if( (millis()/1000) == currentTime+4 )

to

if(millis() - currentTime >= 4000)

long long currentTime = 0;

currentTime is 1/1000 of the output from millis(), which fits in an unsigned long. Why are you storing the smaller value in a larger variable?

This program is working very nicely but that is the only problem i'm facing.

If the only problem you are facing is that the program is working nicely, consider yourself lucky.

unsigned long lightOn;
.
.
.
if(count == 500)
{
   lightOn = millis();
   // turn the light on and reset the counter
}

if(millis() - lightOn > 4000)
{
   // turn the light off
   // Do not change lightOn
}

The LED will be turned off on every pass through loop after the LED has been on for 4 seconds, but that doesn't hurt anything.

I guess I fail to see what problem you are trying to solve.

jraskell: 1. Change your declaration of currentTime to unsigned long. That is the type returned by millis().

  1. Get rid of your divisions of millis(). They are completely unnecessary. So:

currentTime = millis()/1000;

becomes

currentTime = millis();

  1. The only mathematical operation that is rollover safe is subtraction, and that is only safe with unsigned types. So if you want to have a rollover safe comparison, it can only involve subtraction on an unsigned type, which for your purposes is rather simple to accomplish (and is also why the type of currentTime needs to be unsigned long). Just change your last conditional from:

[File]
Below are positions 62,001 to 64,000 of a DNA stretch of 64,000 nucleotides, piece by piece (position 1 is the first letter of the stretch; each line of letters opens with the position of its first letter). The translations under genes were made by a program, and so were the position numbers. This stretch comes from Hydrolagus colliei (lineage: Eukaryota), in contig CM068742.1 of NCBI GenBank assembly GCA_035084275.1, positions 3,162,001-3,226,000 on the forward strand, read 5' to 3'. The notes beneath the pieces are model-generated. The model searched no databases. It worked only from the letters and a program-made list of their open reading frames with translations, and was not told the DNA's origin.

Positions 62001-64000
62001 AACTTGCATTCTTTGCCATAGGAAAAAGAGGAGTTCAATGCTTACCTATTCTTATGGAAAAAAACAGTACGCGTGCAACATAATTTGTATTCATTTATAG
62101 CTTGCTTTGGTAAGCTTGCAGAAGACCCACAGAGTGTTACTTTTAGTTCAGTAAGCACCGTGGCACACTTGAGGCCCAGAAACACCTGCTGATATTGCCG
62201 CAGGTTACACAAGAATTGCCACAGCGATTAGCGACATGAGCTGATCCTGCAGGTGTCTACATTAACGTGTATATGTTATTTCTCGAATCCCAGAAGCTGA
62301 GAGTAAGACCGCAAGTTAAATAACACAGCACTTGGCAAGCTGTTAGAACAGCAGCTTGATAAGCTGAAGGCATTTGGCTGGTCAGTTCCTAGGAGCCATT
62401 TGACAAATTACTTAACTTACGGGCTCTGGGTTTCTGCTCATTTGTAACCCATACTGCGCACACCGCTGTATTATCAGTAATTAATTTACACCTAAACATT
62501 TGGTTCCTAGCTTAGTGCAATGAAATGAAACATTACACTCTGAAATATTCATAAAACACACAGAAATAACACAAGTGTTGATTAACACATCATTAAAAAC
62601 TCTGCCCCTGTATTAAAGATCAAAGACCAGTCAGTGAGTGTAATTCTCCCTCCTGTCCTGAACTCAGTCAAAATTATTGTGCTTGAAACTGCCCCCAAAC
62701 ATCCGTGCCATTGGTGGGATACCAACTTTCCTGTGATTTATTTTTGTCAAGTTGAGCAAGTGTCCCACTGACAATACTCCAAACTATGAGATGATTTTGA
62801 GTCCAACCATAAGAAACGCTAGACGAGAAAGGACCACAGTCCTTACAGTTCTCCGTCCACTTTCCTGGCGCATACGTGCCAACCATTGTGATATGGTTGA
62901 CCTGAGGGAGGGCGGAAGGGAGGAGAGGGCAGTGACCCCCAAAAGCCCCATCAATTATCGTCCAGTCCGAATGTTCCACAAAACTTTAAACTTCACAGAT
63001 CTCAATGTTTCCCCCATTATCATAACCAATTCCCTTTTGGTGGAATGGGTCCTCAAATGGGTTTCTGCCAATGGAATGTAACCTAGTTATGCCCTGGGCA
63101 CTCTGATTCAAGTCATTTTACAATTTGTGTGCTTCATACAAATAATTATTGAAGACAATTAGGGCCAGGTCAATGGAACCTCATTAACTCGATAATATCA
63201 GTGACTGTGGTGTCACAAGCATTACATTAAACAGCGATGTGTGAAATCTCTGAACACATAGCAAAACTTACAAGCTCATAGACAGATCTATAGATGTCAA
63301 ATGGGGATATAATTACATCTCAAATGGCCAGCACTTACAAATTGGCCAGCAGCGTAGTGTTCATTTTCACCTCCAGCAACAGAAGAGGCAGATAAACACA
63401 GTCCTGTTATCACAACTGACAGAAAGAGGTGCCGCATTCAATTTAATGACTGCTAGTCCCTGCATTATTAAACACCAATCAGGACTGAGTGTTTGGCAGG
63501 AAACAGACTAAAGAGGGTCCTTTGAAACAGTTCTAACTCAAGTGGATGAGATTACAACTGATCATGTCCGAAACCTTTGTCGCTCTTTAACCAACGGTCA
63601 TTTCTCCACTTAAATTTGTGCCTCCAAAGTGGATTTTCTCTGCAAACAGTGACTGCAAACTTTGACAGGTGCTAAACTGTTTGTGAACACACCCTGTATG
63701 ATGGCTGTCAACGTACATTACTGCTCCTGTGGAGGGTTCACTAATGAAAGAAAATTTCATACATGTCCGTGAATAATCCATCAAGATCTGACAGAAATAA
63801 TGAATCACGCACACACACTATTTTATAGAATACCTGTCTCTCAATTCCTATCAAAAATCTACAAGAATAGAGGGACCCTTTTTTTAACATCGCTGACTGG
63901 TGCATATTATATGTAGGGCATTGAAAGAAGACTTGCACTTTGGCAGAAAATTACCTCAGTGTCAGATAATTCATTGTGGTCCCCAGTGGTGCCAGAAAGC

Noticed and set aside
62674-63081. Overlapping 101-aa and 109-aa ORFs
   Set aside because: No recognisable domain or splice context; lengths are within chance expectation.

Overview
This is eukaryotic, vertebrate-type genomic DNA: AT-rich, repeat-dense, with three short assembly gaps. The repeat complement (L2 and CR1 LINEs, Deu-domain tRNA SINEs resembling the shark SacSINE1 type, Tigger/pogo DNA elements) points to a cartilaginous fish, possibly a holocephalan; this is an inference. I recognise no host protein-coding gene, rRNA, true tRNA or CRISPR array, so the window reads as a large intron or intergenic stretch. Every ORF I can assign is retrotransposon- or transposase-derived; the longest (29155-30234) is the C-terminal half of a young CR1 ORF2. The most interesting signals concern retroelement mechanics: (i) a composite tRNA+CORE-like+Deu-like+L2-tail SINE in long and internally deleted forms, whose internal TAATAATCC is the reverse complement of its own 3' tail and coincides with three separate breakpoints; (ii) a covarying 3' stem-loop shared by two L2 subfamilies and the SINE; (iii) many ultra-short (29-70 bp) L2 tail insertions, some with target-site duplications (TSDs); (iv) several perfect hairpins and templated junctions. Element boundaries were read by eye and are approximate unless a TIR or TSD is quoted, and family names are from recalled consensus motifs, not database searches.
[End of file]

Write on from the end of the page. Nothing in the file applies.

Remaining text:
if( (millis()/1000) == currentTime+4 )

to

if(millis() - currentTime >= 4000)

Thats fine, i have done all of the above, but i think rollover problem will be still there as in currentTime if the maximum value of millis() arrives and after that instant millis() get reset and starts from zero so in currentTime there will be maximum value of millis() and from subtraction we will get negative number... And @ PaulS.. Yes you didn't got my problem buddy... :)

Thats fine, i have done all of the above, but i think rollover problem will be still there as in currentTime if the maximum value of millis() arrives and after that instant millis() get reset and starts from zero so in currentTime there will be maximum value of millis() and from subtraction we will get negative number...

Please explain how you will store a negative number in an unsigned variable. There was a very interesting thread a while back that went into all the details about why subtraction using unsigned variables is guaranteed to produce the correct results. You could search for that thread if you want, or you can just accept the fact that it will work.

The way you are using millis, even if rollover were a problem, you would experience issues for 4 seconds every 49 days. Seems acceptable to me.

Hi Saad, Why not you are using RTC.. You can make it under 150 rupees.. oops..you dont need for one hour interval.. "I am using millis() function in my program and i want to make its value equal to zero after every hour, can it be done??? And how???"" Just see the Blink without delay in REFERENCE SECTION... You can declare two variables for storing the values for millis.. The first one will check for 1 hour and the second will be check for 4 second passing time..